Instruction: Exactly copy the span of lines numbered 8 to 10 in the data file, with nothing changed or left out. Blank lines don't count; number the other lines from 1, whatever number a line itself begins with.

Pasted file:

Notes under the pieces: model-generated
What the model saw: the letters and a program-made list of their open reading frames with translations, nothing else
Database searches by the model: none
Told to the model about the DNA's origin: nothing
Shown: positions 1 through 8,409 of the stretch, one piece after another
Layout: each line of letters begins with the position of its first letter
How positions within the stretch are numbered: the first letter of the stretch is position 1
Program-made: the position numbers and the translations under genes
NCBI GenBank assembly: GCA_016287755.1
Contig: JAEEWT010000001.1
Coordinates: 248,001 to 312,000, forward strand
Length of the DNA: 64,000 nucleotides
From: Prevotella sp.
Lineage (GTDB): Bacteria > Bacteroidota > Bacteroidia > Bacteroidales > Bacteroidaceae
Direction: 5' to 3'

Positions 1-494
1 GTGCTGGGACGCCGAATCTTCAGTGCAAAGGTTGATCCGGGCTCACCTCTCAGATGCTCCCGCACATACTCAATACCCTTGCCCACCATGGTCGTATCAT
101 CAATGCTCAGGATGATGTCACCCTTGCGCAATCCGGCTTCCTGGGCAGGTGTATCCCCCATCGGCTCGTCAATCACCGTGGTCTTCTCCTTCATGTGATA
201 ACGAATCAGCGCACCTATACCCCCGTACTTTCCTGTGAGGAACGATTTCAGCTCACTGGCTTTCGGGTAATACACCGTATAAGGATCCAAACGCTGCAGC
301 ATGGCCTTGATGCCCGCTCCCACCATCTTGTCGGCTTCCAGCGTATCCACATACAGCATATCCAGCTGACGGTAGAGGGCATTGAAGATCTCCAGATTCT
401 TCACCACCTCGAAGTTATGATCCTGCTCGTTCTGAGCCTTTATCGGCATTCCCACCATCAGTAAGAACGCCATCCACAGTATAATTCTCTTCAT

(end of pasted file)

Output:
Program-made: the position numbers and the translations under genes
NCBI GenBank assembly: GCA_016287755.1
Contig: JAEEWT010000001.1